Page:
from The American Heritage® Dictionary of the English Language, 4th Edition
- n. A kind of language occurring chiefly in casual and playful speech, made up typically of short-lived coinages and figures of speech that are deliberately used in place of standard terms for added raciness, humor, irreverence, or other effect.
- n. Language peculiar to a group; argot or jargon: thieves' slang.
- intransitive v. To use slang.
- intransitive v. To use angry and abusive language: persuaded the parties to quit slanging and come to the bargaining table.
- transitive v. To attack with abusive language; vituperate.
from Wiktionary, Creative Commons Attribution/Share-Alike License
- n. Language outside of conventional usage.
- n. Language that is unique to a particular profession or subject; jargon.
- n. The specialized language of a social group, sometimes used to make what is said unintelligible to those not members of the group; cant.
- v. To vocally abuse, or shout at.
from the GNU version of the Collaborative International Dictionary of English
- imp. of sling. Slung.
- n. Any long, narrow piece of land; a promontory.
- n. A fetter worn on the leg by a convict.
- n. Low, vulgar, unauthorized language; a popular but unauthorized word, phrase, or mode of expression; also, the jargon of some particular calling or class in society; low popular cant
- transitive v. To address with slang or ribaldry; to insult with vulgar language.
from The Century Dictionary and Cyclopedia
- To use slang; employ vulgar or vituperative language.
- To address slang or abuse to; berate or assail with vituperative or abusive language; abuse; scold.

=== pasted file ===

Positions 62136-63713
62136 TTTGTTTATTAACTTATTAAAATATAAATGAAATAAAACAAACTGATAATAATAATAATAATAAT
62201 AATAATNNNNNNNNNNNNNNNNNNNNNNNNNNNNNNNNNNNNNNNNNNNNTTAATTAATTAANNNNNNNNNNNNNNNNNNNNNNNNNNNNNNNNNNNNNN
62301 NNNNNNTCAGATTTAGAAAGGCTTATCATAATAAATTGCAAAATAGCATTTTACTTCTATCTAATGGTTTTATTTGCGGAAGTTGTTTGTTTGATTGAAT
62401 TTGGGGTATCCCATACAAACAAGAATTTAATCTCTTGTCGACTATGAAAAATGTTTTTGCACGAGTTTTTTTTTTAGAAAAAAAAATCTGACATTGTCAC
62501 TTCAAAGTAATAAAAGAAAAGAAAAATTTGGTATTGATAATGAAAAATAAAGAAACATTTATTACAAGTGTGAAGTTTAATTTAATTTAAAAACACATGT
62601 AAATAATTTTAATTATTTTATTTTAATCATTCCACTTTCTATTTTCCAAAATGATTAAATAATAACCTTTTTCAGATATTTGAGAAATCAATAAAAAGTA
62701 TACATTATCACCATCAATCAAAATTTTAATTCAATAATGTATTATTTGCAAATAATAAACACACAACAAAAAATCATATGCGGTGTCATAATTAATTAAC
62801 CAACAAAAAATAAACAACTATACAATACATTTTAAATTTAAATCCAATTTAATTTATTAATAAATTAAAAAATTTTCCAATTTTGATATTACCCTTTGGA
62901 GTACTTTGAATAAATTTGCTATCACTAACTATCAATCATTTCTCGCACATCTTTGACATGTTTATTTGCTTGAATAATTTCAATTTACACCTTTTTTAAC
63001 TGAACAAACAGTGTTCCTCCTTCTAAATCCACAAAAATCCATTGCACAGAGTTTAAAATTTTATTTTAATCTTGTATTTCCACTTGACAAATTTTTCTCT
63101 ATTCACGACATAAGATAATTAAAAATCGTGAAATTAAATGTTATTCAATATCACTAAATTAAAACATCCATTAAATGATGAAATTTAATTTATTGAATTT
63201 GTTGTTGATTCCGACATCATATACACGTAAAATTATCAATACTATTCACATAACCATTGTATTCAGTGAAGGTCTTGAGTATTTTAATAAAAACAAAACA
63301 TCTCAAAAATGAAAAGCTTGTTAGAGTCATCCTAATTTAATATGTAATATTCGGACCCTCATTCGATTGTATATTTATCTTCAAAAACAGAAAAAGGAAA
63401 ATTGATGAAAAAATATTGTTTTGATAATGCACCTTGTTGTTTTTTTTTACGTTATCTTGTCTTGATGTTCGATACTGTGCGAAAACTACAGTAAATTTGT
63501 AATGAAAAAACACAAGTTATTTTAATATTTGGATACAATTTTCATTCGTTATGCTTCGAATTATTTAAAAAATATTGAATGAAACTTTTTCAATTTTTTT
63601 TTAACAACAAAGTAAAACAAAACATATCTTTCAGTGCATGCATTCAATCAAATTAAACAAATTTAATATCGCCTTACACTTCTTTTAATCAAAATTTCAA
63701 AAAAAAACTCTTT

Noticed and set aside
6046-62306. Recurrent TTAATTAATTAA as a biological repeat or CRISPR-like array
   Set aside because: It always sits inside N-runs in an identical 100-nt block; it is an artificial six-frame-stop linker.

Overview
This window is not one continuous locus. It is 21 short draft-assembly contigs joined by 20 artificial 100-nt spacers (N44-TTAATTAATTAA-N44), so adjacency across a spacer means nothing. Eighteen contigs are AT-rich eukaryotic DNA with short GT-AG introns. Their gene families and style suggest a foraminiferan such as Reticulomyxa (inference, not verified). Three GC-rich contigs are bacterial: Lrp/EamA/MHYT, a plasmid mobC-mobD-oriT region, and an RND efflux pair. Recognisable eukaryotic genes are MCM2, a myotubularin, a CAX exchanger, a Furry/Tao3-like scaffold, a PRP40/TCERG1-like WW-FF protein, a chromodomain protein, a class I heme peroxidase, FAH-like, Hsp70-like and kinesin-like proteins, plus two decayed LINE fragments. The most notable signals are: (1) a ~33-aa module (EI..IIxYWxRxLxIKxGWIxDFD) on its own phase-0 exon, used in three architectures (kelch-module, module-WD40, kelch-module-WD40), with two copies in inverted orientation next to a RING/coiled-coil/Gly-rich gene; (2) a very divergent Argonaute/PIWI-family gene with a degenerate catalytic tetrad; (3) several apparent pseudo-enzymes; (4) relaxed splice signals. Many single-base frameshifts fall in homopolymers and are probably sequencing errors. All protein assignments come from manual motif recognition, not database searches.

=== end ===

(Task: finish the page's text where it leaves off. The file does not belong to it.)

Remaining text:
- n. An obsolete or archaic preterit of sling.
- n. A narrow piece of land. Also slanket.
- n. The cant words or jargon used by thieves, peddlers, beggars, and the vagabond classes generally; cant.
- n. In present use, colloquial words and phrases which have originated in the cant or rude speech of the vagabond or unlettered classes, or, belonging in form to standard speech, have acquired or have had given them restricted, capricious, or extravagantly metaphorical meanings, and are regarded as vulgar or inelegant.
- n. Synonyms Slang, Colloquialism, etc. See cant.
- n. Among London costermongers, a counterfeit weight or measure.
- n. Among showmen: A performance.
- n. A traveling booth or show.
- n. A hawker's license: as, to be out on the slang (that is, to travel with a hawker's license).
- n. A watch-chain.
- n. plural Legirons or fetters worn by convicts.
from WordNet 3.0 Copyright 2006 by Princeton University. All rights reserved.
- v. use slang or vulgar language
- n. informal language consisting of words and expressions that are not considered appropriate for formal occasions; often vituperative or vulgar
- n. a characteristic language of a particular group (as among thieves)
- v. fool or hoax
- v. abuse with coarse language
One of the aspects of coolness they note in slang is a playfulness, a sense of fun with the language.
A journalist writes to ask about tween-speak, which he defines as slang spoken by people between the age of 8 and 12.
The dreary _ennui_ of the heart, _ennui_ that revolts at truth, that is nauseated by earnestness, expresses itself in what we call slang, and slang is the sign of mental disease.
And did you notice that 'slang' is one of those words that looks weird after you've seen it a few times in a row?
Regardless of how back-formations are formed, they are often initially considered to be irregular, even ignorant, and suitable only for informal use in slang or jokes.
I do have trouble with French movies, especially when it starts, then gradually I get it ... slang is also challenging but slang is challenging in English too.
The #1 guide to American slang is now bigger, more up-to-date, and easier to use
Note that the relatively high transmission rates among MSMs of both Hep-B and HHV-8 are known to be associated with a very specific sexual practice — namely, anilingus (“rimming,” in slang).
He learned how to control thousands of computers as zombie-slaves, or "chickens" in Chinese slang, to attack Websites, Mr. Lei said in an interview.
But the style, with an endless procession of 1940s slang, is overwrought and the author has yet to learn how to present her material to maximum effect.